Personal Injury in Ohio

When someone gets hurt with a personal injury in Ohio, the first thing that they think about is recovery. Everyone is concerned with simply making sure that they are ok. After all of this, however, the second thoughts begin to pour in. One of the main things that people think about during or after the recovery process is fault; who is to blame for the personal injury? If the injury is the act of the person alone, this thought stops there. When it is believed that the personal injury is because of the fault of someone else, the legal process begins.

 

Ohio Personal Injury at a Glance


Ohio Personal Injury Laws

Statute of Limitations

2 Years, longer if claim involves a contract
Damages Recoverable Lost wages, future earning ability, medical expenses, property damage, pain and suffering, cost of household help
Products Liability Product manufacturer may be liable for injuries caused by a consumer product
Joint Liability Defendants are proportionately liable for damages except in cases where multiple defendants are involved in a joint venture.
Contributory Negligence If plaintiff is found to be more at fault than the defendants, damages will not be recoverable; otherwise, damages will be awarded in proportion to percentage of fault.

Who is at Fault?

Personal injury in Ohio works in a slightly different way than many of the other states in terms of lawsuits. If you had some fault in your personal injury, you can only recover a fraction of the damages that you are seeking. If you are more at fault than the person that you are suing, you will not receive any damages, whatsoever. If you can prove that someone (or a company) was negligent, and that the negligence caused your personal injury in Ohio, you can sue for damages with success.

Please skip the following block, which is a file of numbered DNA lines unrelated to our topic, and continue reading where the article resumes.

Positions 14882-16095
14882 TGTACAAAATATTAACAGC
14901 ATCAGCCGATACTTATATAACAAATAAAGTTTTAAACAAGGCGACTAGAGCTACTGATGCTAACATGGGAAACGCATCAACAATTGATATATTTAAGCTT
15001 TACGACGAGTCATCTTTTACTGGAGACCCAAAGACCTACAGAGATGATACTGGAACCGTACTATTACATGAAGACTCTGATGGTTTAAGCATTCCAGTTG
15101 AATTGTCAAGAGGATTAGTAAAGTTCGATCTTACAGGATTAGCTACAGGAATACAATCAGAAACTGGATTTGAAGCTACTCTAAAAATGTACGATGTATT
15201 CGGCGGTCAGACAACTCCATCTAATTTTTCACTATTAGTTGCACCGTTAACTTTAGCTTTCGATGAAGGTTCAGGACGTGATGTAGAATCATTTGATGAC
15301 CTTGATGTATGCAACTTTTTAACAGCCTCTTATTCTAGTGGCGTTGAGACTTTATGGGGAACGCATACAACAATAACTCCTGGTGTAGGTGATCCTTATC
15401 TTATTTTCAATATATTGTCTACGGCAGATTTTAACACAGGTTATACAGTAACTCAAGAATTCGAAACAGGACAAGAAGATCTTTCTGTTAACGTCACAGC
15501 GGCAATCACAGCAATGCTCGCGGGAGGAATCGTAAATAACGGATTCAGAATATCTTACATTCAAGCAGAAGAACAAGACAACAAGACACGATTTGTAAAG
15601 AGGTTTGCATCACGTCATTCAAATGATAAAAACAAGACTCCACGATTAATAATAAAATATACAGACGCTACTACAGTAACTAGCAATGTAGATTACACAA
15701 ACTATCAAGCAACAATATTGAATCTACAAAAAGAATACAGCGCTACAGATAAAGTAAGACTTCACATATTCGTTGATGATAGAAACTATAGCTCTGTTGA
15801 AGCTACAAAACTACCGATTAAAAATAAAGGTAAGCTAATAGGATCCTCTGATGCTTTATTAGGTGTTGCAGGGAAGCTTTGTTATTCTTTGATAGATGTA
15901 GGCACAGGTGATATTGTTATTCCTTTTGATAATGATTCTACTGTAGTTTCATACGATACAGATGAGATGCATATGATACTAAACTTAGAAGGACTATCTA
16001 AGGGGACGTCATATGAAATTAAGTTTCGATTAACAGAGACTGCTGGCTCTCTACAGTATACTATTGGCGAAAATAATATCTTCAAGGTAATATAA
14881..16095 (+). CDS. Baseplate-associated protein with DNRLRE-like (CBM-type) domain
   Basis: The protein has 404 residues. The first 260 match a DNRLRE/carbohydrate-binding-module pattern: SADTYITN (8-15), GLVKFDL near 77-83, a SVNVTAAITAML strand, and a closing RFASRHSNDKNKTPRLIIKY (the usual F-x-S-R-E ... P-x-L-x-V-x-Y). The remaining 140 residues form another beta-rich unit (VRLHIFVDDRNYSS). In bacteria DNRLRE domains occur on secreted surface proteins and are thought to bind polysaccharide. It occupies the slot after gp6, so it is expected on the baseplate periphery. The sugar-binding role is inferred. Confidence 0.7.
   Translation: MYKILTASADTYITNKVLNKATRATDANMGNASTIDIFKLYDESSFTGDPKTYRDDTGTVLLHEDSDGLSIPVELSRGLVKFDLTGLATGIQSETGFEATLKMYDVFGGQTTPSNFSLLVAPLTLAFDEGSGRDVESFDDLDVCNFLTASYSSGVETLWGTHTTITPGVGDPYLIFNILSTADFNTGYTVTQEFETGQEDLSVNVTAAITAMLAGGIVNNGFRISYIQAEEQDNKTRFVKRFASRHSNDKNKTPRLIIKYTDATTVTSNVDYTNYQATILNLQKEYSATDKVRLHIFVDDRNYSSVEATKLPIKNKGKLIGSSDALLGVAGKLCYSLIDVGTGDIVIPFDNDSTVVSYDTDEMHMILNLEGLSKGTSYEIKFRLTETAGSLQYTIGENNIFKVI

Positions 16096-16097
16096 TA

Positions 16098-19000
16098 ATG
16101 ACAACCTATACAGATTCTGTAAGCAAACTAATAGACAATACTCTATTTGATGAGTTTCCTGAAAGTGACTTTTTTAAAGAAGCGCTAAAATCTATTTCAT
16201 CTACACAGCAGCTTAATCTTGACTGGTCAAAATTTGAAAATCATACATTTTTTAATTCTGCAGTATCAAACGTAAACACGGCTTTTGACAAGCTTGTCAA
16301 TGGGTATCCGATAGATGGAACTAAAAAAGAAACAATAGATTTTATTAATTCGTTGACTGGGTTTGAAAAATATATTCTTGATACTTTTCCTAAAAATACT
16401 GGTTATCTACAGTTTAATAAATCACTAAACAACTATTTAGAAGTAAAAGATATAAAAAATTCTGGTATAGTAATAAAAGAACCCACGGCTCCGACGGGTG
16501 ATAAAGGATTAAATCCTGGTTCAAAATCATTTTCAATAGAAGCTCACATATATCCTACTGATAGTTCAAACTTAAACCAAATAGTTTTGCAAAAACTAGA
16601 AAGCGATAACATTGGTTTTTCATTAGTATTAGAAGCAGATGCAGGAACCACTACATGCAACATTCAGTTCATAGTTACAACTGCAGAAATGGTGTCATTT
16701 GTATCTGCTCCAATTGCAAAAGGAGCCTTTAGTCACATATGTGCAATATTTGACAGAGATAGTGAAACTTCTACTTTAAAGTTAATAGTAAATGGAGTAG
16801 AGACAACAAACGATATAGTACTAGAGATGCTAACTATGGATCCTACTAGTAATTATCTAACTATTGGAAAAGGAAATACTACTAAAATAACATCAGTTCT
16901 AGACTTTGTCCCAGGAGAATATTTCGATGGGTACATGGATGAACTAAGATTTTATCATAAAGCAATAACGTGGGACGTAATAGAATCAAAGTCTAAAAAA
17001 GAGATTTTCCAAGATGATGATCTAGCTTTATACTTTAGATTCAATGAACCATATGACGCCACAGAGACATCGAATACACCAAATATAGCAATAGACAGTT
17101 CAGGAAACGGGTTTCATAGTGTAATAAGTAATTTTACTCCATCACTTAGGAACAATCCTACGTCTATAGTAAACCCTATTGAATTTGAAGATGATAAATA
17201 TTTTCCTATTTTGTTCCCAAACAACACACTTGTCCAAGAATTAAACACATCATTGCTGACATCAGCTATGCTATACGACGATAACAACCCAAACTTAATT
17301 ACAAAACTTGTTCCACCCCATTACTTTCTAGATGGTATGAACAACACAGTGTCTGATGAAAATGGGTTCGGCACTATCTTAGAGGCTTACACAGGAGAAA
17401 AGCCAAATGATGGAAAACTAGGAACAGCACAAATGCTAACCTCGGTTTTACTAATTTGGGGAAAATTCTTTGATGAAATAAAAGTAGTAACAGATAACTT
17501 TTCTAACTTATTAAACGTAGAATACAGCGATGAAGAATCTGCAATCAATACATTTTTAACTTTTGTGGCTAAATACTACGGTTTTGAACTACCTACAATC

What is Paid For?

Ohio has a large list of things that can be claimed for. Any medical expenses can be claimed for damages. Any lost income (whether it be from inability to work, inability to find a job, or cost of services during injury time) can be claimed. Any emotional distress can also be claimed, as well as any damage to personal belongings resulting from the injury. Any of this can be claimed for damages, but you may not receive the full list of damages you request; this all depends on the judge and the evidence given for the personal injury in Ohio.

What is the Time Frame?

Ohio has one of the shortest times for the statue of limitations for personal injury. You only have two years to make a claim. You can wait until the last minute, but any time over the full two years means that you cannot sue for damages to the person who was at fault for your injury, even if you have enough evidence to prove, without a doubt, that they were at fault. It is best to consult with an Ohio personal injury lawyer as soon as possible to go through the process as fast as possible so that you do not have to deal with the time limit.

FEATURED LISTINGS FROM NOLO
Swipe to view more
NOLODRUPAL-web2:DRU1.6.12.2.20161011.41205